Health Sector – UHC, National Health Policy, Family Planning, Health Insurance, etc.

AIDS & India

Note4Students

From UPSC perspective, the following things are important :

Prelims level : Not much

Mains level : Paper 2- Gains against HIV

The article highlights the achievement in the fight against AIDS. Most significant are the achievements in the prevention of transmission from mother-to-child.

Significant gains

  • As per recently released 2019 HIV estimates by the National AIDS Control Organization (NACO)/Ministry of Health and Family Welfare with the technical support of UNAIDS there has been a 66.1% reduction in new HIV infections among children and a 65.3% reduction in AIDS-related deaths in India over a nine-year period.
  • The number of pregnant women living with HIV has reduced from 31,000 in 2010 to 20,000 in 2019.
  • Overall, antenatal coverage has expanded, and HIV testing has increased over time and within target range.
  • Treatment coverage has also expanded.

Progress in preventing mother to child transmission

  • Under the leadership of NACO, a ‘Fast-Tracking of EMTCT (elimination of mother-to-child transmission) strategy-cum-action plan’ was outlined by June 2019.
  • The plan entailed mobilisation and reinforcement of all national, State and partners’ collective efforts to achieve the EMTCT goal.
  • Additionally, in March 2020, we began efforts to minimise challenges posed by the COVID-19 pandemic.
  • From 2010 to 2019, India made important progress in reducing the HIV impact on children through prevention of mother-to-child transmission of HIV.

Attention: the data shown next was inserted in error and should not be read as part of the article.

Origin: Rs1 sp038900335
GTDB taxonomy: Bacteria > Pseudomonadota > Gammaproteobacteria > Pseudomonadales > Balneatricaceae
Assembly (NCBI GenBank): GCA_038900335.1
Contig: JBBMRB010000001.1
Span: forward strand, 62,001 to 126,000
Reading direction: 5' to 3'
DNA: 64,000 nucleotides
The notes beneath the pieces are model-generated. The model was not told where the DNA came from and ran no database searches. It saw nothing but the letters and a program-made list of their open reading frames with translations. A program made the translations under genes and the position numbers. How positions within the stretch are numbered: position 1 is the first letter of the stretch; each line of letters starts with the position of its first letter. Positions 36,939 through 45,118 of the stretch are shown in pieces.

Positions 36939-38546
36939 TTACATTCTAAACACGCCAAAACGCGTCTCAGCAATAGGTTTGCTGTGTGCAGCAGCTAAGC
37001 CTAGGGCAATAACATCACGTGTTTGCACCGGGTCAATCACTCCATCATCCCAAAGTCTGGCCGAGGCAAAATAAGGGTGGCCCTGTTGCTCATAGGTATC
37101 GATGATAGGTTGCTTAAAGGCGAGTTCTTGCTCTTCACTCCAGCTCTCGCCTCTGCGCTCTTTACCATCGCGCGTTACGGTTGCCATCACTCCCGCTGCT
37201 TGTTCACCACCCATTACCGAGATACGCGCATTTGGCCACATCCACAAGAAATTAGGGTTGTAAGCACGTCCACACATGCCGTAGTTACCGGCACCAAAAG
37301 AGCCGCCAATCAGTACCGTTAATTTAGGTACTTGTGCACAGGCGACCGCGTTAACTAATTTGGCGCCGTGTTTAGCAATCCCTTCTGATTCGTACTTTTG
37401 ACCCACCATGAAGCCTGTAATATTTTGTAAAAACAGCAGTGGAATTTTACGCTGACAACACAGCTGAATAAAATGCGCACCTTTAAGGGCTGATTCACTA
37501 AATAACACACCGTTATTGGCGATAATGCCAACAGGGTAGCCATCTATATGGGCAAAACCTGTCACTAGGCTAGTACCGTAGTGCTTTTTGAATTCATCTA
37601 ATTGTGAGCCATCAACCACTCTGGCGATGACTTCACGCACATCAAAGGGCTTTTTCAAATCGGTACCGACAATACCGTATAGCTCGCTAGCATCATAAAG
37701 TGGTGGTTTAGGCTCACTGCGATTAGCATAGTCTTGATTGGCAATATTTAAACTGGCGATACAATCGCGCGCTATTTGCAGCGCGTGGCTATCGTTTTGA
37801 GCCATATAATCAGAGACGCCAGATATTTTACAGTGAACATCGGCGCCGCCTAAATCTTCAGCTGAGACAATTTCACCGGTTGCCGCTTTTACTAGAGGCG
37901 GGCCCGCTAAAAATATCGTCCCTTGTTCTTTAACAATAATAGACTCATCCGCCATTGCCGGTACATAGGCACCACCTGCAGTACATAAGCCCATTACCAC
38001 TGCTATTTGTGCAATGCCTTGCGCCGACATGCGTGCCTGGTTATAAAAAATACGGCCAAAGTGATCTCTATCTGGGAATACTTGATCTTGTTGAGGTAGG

• This was done through education and communication programmes; increased access to HIV services with innovative delivery mechanisms for HIV testing; counselling and care; and treatment and follow-ups.
  • India made HIV testing for all pregnant women free and HIV treatment is offered the same way nationwide without cost to pregnant mothers living with HIV through the national ‘treat all’ policy.
  • For two years UNICEF has worked with the World Health Organization and NACO to identify high burden districts (in terms of density of pregnant women living with HIV) as the last mile towards disease elimination.
  • Since 2002, when the EMTCT of HIV programmes were launched in India, a series of policy, programmatic and implementation strategies were rolled out so that all pregnant women can access free HIV testing and free treatment regimens for life to prevent HIV transmission from mothers to babies.
  • This has been made possible in government health centres and grass-root level workers through village health and nutrition days and other grass-roots events under the National Health Mission.
  • Indeed, the approach being promoted by UNICEF in focusing attention and resources in high burden districts is supported by the HIV strategic information division of NACO and UNAIDS to better understand the locations and populations most HIV affected, so that technical support and HIV services can be directed towards these areas.

Conclusion

Using data-driven and decision-making approaches it is certain that AIDS will no longer be a public health threat for children in India by the end of 2030, if not before.

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